Definition of minimum tillage
Min-till or reduced tillage is cultivating land using mechanical methods other than ploughing to reduce soil disturbance. The method has been growing in popularity and there are new machines designed specifically for min-till farming. KUHN offers a range of min-till equipment including industry leading min-till drills and cultivation equipment.
Minimum tillage and fuel efficiency
The use of heavy, fuel thirsty machinery to plough and establish land for a new crop can be significantly reduced by a min-till approach. This will reduce labour and fuel costs, operator time and greenhouse gas emissions from cultivation. Year on year these benefits will snowball, and many farms will be able to reinvest the money saved into new equipment to further benefit soil health. In simple terms, the less you disturb the soil, the greater these benefits are.
Benefits of minimum tillage
Min-till is defined by using shallower cultivations, only to a depth of 15cm and not turning over the soil. By limiting the number of cultivation passes, a min-till approach will enable the soil structure to improve. This combined with using lighter cultivation methods such as tines and discs rather than ploughs and power harrows can significantly improve soil health.
By improving soil health, reduced tillage can help crops establish quicker over time whilst reducing damage to soil structure. Not turning the soil over helps moisture retention, reduces the risk of surface runoff, and helps protect the land from flooding and drought.
Taking a min-till approach and adapting a farming system can help to keep nutrients in the soil. This will both improve soil health and reduce the need for fertiliser by keeping more organic matter in the soil and improving its quality. The knock-on benefit is that worms and other organisms, which help to improve the fertility and structure of soil, will be less affected by min-till farming. This will help to increase their numbers and regenerate the soil stock.
What soils is minimum tillage suited for?
Min-till is suitable for most soils but works best on drier, more stable, and well-drained soils. It is harder to implement a min-till system on light soils which have a weaker structure. Reduced tillage is best for reseeding grassland and to establish common arable crops like cereals, oilseed rape (OSR) and cover crops.
It can also be used to establish crops like beans and sugar beet. Min-till can be combined with strip tillage, conservation agriculture or cover crops to improve soil health and crop yields.
Min-till is perfectly suited to soils prone to compaction, like very heavy clay soils. It can also be beneficial for light sandy soils to reduce water runoff. When preparing land using min-till, the aim is to not go deeper than 15cm or turn over the soil. It may be necessary to reduce soil compaction before starting a no-till or min-till system or during the rotation.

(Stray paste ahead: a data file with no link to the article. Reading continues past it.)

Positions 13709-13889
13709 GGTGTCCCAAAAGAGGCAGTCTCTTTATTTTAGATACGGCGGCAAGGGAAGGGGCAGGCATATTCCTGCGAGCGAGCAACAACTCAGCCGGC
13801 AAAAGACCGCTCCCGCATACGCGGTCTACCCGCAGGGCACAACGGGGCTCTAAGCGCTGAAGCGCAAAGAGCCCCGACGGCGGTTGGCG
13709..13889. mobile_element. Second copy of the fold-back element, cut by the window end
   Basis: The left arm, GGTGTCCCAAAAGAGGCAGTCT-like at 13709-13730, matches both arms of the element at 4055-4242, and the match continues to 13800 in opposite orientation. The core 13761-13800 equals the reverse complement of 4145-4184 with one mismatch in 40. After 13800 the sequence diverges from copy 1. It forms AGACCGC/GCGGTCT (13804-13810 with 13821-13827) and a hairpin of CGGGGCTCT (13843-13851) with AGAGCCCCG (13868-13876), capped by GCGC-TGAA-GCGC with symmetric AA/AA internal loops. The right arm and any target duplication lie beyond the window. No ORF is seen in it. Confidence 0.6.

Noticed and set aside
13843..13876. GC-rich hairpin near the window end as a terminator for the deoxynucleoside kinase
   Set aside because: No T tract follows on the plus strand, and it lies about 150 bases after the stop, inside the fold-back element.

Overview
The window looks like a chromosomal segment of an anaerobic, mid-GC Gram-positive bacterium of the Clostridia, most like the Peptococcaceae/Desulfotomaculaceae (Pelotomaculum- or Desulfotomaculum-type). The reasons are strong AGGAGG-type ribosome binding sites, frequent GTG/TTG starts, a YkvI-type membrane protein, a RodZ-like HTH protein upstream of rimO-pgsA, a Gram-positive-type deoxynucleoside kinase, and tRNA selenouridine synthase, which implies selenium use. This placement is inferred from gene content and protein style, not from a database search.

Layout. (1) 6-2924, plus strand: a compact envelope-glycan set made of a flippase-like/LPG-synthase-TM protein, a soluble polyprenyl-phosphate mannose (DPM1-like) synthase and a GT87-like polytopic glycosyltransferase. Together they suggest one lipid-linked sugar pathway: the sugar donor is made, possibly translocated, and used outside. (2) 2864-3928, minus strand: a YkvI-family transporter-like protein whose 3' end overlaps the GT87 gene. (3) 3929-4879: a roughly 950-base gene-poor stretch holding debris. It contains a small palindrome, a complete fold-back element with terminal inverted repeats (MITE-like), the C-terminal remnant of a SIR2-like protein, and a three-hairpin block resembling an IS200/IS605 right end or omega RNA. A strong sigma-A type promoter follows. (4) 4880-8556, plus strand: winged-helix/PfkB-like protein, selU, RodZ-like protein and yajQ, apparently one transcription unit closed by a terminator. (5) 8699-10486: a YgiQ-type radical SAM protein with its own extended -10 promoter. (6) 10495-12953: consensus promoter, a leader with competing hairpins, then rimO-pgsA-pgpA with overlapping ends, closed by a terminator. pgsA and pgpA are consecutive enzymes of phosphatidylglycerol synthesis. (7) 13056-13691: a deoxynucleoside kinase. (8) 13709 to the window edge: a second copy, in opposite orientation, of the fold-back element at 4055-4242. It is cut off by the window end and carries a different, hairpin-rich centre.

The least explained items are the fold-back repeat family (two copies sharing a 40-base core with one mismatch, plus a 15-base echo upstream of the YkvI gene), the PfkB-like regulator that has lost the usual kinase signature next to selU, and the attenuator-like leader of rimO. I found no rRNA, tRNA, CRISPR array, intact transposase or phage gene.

To improve weed control a light cultivation after harvest will create a stale seedbed. This will encourage weed germination and the weeds can be sprayed off prior to sowing.
After moving to a min-till system
After starting a min-till system, crop yields can sometimes decline during the first 3 years. However, yields normally recover as soil health improves.
Crop residues can retain nitrogen, which is needed in the soil to help crops grow. This can delay crops establishing in the short-term. Over time, microbes in the soil will adapt so nitrogen can be absorbed more effectively by the crop. This will help the crop to establish quicker.
Practices carried out in minimum tillage
Spreading chopped straw evenly across the field using a straw rake can help. It is also common to use a small amount of fertiliser on spring crops. It is not advised to use this on autumn crops because there is a higher risk of nutrients polluting water (leaching).
Weed, pest and disease control can be more challenging in a min-till system. It is possible to improve weed control by increasing the seed rate, rotating crops, using cover crops which will also improve the health of soil, and using non-selective herbicides before drilling.
What is minimum tillage and what are the advantages?
A min-till system can reduce soil compaction, fuel consumption, operator time and the need for as much fertiliser. It also improves soil health by helping the soil structure to regenerate. However, the right machinery is crucial and using specially designed min-till cultivation equipment and drills is the only way to successfully manage a min-till system. For help and advice contact KUHN today.
The best minimum tillage machinery
KUHN can give on-farm advice and demonstrations to help you adapt to a min-till system. Our min-till drills and cultivation equipment have been designed specifically to help farms move to a min-till system. We offer mounted and trailed seed drills including the:
- Megant: A mounted tine seed drill with working widths from 4 to 6m
- Aurock: A trailed drill with a 6m working width
- Espro: A trailed drill with working widths of 3 to 8m